As always with King, it’s not just what he’s saying here but how he’s saying it.  Strictly from a rhetorical standpoint, his passage is remarkable to me, for several reasons.  First, he’s worked in some great metaphors in there– e.g. “stinging darts of segregation” and “airtight cage of poverty” and “ominous clouds of inferiority.”

Next, it’s an excellent example of the rhetorical device known as anaphora– the repetition of a word or phrase and the beginning of successive phrases, clauses, or sentences.  So, in this case, we have a series of dependent clauses beginning with “when.”  The repetition of “when” lends some rhythm and unity to the piece.

Speaking of the dependent clauses, did you notice how the “when” clauses get piled on and piled on?  At the end, the reader is saying, “Whoa!  That IS a lot!”  To me, this is an example of how the form of this passage mirrors the content;  the repetition of the clauses underscores the overwhelming burdens African-Americans have to carry.

Finally, this passage is a perfect way to teach the usefulness of the periodic sentence– which is a sentence that withholds the main subject and main verb until the end.  In this case, we have dependent clause after dependent clause (ten, by my count), until finally, we get to the main subject (“you”) and main verb (will understand”).  Again, this is the form mirroring the content: the passage is about how long the African-American community has had to wait for change to occur, so now, as readers, we have to “wait” until the end of the sentence to see the main subject and verb.  So brilliant! (King, I mean… he’s the brilliant one, not me…)

(2) MLK also ties in perfectly with that high school staple Harper Lee’s To Kill a Mockingbird (published in 1960). Now, even someone reading this book for the first time can see that Atticus Finch, in his quest for racial equality and his commitment to nonviolence, shares a lot in common with Martin Luther King.  What’s cool is that King himself saw this connection.  In fact, King actually makes an allusion to Atticus in his 1963 book Why We Can’t Wait.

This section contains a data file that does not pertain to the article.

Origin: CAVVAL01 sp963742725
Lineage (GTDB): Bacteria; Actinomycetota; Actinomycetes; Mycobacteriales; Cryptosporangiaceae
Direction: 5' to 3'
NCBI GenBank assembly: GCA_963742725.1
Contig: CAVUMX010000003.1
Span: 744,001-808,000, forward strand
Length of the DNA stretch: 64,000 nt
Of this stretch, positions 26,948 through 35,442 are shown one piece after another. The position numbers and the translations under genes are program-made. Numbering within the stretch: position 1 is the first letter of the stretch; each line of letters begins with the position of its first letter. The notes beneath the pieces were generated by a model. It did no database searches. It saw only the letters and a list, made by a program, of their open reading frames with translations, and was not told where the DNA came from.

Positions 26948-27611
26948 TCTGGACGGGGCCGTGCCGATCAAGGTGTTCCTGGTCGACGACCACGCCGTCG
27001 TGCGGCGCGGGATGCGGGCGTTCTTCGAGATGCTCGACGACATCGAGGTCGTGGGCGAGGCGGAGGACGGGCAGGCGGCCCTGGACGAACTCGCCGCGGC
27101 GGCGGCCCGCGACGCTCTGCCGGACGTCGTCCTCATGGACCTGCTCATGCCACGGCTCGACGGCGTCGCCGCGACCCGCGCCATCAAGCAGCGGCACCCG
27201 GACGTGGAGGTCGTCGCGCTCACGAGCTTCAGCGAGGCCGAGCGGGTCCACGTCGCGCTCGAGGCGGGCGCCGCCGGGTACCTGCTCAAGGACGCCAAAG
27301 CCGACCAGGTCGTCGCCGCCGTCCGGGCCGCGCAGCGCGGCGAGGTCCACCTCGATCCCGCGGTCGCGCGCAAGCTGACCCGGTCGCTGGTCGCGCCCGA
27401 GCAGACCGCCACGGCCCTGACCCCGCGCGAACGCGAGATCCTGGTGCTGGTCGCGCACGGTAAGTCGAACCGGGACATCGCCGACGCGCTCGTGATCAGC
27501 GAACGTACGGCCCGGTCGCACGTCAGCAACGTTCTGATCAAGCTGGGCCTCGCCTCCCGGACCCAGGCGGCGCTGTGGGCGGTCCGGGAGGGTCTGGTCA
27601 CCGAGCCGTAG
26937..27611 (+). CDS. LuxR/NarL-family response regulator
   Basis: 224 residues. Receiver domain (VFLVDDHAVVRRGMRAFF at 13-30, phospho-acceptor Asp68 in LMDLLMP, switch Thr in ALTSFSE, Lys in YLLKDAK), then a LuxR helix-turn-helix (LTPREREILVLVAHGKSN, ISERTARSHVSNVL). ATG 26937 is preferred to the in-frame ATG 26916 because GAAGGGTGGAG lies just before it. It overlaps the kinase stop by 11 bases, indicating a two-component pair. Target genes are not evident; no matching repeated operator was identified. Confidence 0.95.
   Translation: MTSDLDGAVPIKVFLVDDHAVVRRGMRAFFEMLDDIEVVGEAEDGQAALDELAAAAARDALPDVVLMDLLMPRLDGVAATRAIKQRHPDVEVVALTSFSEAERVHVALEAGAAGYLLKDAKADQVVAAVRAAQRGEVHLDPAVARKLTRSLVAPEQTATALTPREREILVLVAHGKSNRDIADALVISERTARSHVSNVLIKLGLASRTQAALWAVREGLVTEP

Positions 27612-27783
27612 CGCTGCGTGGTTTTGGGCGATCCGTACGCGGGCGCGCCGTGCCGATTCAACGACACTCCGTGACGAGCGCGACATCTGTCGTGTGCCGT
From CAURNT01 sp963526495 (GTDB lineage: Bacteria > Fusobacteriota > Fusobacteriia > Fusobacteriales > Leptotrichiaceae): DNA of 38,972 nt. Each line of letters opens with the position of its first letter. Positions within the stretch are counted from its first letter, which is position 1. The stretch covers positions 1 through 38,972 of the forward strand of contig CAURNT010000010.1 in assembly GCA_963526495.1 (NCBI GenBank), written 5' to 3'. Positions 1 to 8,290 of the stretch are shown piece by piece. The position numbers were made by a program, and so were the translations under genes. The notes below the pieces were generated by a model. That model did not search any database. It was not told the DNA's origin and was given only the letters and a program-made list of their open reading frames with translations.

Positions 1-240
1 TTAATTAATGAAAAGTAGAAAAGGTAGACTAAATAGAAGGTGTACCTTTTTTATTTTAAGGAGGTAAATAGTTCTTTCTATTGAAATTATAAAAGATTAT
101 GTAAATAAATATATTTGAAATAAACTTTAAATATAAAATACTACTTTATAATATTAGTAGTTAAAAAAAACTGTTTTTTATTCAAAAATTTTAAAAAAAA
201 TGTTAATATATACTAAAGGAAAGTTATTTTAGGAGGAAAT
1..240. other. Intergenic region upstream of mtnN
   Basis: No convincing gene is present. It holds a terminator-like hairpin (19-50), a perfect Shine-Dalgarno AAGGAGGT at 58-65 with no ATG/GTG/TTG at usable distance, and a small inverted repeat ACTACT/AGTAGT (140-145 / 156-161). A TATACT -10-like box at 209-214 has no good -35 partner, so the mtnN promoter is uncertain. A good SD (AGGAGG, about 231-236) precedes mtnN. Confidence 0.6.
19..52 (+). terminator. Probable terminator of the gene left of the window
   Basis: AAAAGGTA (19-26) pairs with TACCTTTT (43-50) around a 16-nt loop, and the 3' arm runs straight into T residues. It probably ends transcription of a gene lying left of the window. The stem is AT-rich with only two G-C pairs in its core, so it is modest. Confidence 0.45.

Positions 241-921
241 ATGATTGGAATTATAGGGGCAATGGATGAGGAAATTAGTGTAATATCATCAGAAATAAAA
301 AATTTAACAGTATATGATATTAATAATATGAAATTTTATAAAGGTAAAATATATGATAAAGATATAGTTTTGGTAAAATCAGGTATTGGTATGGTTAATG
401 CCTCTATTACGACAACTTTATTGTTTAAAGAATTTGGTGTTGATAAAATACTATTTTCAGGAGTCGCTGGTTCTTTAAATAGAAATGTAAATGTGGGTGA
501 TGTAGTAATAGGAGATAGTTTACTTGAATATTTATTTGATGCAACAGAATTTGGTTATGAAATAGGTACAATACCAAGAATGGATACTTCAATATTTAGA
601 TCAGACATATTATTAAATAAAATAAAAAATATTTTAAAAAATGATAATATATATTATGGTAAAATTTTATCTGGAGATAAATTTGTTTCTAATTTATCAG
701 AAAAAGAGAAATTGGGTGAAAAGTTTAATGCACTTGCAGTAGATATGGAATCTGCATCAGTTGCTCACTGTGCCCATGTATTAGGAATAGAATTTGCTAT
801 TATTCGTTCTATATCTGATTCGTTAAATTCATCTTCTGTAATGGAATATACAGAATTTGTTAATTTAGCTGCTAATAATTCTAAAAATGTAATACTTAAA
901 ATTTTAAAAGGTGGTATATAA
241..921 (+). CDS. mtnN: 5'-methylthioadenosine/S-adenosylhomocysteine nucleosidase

The Atticus reference occurs in a chapter called “The Sword That Heals,” which is itself part of a metaphor King uses to describe “the just and powerful weapon” of nonviolence.  Reverend King alludes to a moment in Mockingbird when Atticus goes to the local jail to protect his client, a black man named Tom Robinson, from a mob that wanted to lynch him.   The scene gets tense very fast, with the men telling Atticus to get out of the way and let them do their thing.

Suddenly, Atticus’ daughter Scout– blissfully innocent as always– comes out of the shadows and recognizes the leader of the gang; he’s the father of one of the boys in her class.   When she calls the man, Mr. Cunningham, by name, the mood changes; it’s as if just the simple act of hearing his name awakens Mr. Cunningham to his potential actions, even shames him.  The gang disperses, and the crisis is averted.  Later, Atticus– ever the wise sage– says the incident reinforces the fact that “a gang of wild animals can be stopped, simply because they are still human.”

That’s the incident in Mockingbird.  Here’s what King had to say about it in Why We Can’t Wait:

“We are a nation that worships the frontier tradition, and our heroes are those who champion justice through violent retaliation against injustice.  It is not simple to adopt the credo that moral force has as much strength and virtue as the capacity to return a physical blow; or to refrain from hitting back requires more will and bravery than the automatic reflexes of defense.